After floundering for months, a non-profit organization in Houston, Texas recently hired me to represent it. It is a staple of my practice to deal with business disputes in which partners or shareholders are fighting each other over control of the company. One partner takes some steps to harm the interests of the other partner, which leads to the filing of a lawsuit. That is the classic case of commercial business litigation.
In this non-profit context, I was confronted with an unusual circumstance. There were effectively two competing factions claiming executive governance over the organization. One of the factions actually brought a lawsuit, naming the non-profit as a Plaintiff. It sued the chairman of the trustees of the organization, and the Plaintiff obtained a temporary restraining order against the chairman. The temporary restraining order required the chairman to turn over the keys to the buildings of the organization to the Plaintiff faction.
When I was contacted by the Interim Executive Board months after the lawsuit started, I was asked to bring the lawsuit to an end. At first blush, that did not seem to be an easy task. The Plaintiff in the lawsuit is the organization. Now, a second lawyer, me, also representing the organization, is asked to step in and stop the lawsuit.
Stop the lawsuit is exactly what I did. The power I had behind me was a vote of the general body of the organization, which passed a unanimous resolution to bring the lawsuit to an end. I then went to the Harris County District Court Judge and asked that the lawyer already purporting to represent the organization be asked to show his authority to continue the lawsuit. This lawyer faced a tall task. All he could argue was there was a split in the organization and that I had no more authority than he did. He could not, however, overcome the fact that the general body of the organization voted.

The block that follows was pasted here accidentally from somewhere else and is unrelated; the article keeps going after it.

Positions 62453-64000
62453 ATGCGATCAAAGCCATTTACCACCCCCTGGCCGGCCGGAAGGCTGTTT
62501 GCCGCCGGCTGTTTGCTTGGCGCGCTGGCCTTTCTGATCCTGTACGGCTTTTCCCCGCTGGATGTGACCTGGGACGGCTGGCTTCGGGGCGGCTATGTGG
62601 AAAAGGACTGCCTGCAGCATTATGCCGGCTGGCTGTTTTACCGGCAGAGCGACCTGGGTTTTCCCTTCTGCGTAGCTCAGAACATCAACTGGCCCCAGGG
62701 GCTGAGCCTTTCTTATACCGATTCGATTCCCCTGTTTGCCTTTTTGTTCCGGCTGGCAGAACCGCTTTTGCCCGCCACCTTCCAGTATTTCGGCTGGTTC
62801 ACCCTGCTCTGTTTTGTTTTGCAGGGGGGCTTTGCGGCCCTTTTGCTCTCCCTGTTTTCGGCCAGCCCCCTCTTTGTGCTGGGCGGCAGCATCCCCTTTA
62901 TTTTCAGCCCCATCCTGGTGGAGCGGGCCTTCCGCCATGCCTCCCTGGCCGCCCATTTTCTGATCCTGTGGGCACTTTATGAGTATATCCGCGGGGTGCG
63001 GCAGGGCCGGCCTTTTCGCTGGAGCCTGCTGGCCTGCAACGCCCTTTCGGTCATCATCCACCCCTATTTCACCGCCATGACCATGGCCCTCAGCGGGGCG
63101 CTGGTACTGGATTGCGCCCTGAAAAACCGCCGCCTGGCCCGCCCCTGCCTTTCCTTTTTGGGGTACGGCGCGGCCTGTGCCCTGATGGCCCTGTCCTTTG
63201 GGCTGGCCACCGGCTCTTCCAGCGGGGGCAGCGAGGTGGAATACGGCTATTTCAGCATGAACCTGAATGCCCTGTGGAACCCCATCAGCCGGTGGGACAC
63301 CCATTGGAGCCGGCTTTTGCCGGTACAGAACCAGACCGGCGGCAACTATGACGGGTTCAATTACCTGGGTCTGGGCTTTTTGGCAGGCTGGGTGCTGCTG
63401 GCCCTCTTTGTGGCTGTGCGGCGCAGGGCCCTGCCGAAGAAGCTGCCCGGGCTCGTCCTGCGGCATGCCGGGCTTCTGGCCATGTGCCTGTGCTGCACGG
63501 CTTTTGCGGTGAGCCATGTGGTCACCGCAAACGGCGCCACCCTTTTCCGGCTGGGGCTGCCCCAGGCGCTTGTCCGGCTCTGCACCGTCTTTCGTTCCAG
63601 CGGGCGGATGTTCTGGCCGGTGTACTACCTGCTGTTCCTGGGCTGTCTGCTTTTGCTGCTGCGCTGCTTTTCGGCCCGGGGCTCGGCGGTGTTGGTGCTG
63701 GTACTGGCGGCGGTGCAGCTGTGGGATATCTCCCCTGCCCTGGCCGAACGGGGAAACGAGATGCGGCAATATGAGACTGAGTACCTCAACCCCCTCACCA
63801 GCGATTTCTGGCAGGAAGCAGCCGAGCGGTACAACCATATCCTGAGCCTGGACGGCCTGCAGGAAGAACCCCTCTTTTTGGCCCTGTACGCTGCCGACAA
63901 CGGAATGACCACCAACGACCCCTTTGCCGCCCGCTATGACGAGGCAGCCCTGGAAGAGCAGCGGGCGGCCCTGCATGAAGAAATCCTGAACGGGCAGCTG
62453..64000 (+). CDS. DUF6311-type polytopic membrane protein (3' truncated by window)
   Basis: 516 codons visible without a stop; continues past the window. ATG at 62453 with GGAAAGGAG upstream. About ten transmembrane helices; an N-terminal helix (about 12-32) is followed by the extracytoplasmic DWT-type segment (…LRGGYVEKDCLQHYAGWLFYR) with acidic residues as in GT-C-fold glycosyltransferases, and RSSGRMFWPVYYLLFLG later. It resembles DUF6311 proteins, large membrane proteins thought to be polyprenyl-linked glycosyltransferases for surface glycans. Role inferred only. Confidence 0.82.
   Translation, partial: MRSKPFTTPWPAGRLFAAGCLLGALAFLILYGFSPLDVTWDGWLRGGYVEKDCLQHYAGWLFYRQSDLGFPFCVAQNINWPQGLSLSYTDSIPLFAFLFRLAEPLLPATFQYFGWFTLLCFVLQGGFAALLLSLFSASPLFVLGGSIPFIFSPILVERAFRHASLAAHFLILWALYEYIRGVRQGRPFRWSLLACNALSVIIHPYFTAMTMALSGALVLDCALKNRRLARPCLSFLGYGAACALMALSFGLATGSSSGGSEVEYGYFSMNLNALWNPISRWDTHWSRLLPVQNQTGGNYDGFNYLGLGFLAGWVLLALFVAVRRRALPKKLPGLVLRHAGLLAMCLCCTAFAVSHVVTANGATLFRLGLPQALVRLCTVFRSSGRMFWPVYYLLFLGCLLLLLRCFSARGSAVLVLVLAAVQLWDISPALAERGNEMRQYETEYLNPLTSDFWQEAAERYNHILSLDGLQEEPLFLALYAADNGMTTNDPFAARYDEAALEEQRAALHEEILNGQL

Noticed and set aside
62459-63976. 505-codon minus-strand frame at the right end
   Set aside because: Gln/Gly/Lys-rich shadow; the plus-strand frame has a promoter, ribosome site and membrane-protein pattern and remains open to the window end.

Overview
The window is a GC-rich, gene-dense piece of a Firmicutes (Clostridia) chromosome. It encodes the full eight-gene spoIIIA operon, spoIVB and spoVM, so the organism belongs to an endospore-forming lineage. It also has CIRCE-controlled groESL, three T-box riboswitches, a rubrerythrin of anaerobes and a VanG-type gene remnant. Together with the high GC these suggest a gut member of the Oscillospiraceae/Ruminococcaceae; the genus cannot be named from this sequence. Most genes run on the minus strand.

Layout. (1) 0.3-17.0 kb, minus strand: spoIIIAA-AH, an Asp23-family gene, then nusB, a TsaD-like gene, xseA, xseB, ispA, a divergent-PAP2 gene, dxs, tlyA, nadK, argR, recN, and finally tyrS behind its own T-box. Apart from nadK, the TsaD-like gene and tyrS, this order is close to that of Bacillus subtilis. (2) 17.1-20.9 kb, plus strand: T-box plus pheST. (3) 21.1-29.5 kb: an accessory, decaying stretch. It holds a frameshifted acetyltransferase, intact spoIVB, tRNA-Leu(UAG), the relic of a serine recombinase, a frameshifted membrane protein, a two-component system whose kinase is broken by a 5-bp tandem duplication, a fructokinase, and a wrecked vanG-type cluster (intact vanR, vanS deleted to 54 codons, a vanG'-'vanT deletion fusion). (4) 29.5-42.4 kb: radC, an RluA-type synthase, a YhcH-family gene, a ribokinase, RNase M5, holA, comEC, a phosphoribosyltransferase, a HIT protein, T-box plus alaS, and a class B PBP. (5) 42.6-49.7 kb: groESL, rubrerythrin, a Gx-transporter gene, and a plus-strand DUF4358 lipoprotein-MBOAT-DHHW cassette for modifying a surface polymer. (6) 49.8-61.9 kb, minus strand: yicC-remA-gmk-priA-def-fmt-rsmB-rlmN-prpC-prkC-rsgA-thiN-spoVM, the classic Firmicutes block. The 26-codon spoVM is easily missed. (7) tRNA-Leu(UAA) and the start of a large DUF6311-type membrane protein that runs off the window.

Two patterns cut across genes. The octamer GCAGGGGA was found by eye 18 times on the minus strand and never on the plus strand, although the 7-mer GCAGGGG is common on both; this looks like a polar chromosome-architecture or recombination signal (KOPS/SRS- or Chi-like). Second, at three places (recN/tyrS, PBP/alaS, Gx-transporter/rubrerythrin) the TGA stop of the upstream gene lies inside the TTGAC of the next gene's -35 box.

In my experience, quick, effective, and efficient solutions don’t always lie in the cases or in the books. Here, the deadlock in the organization could only be resolved by thinking outside the box, which required a vote of the general body. Once that advice was implemented, the non-profit organization was successful through my efforts in stopping the lawsuit. It only took three weeks to bring to end what had dragged on for months prior to my arrival.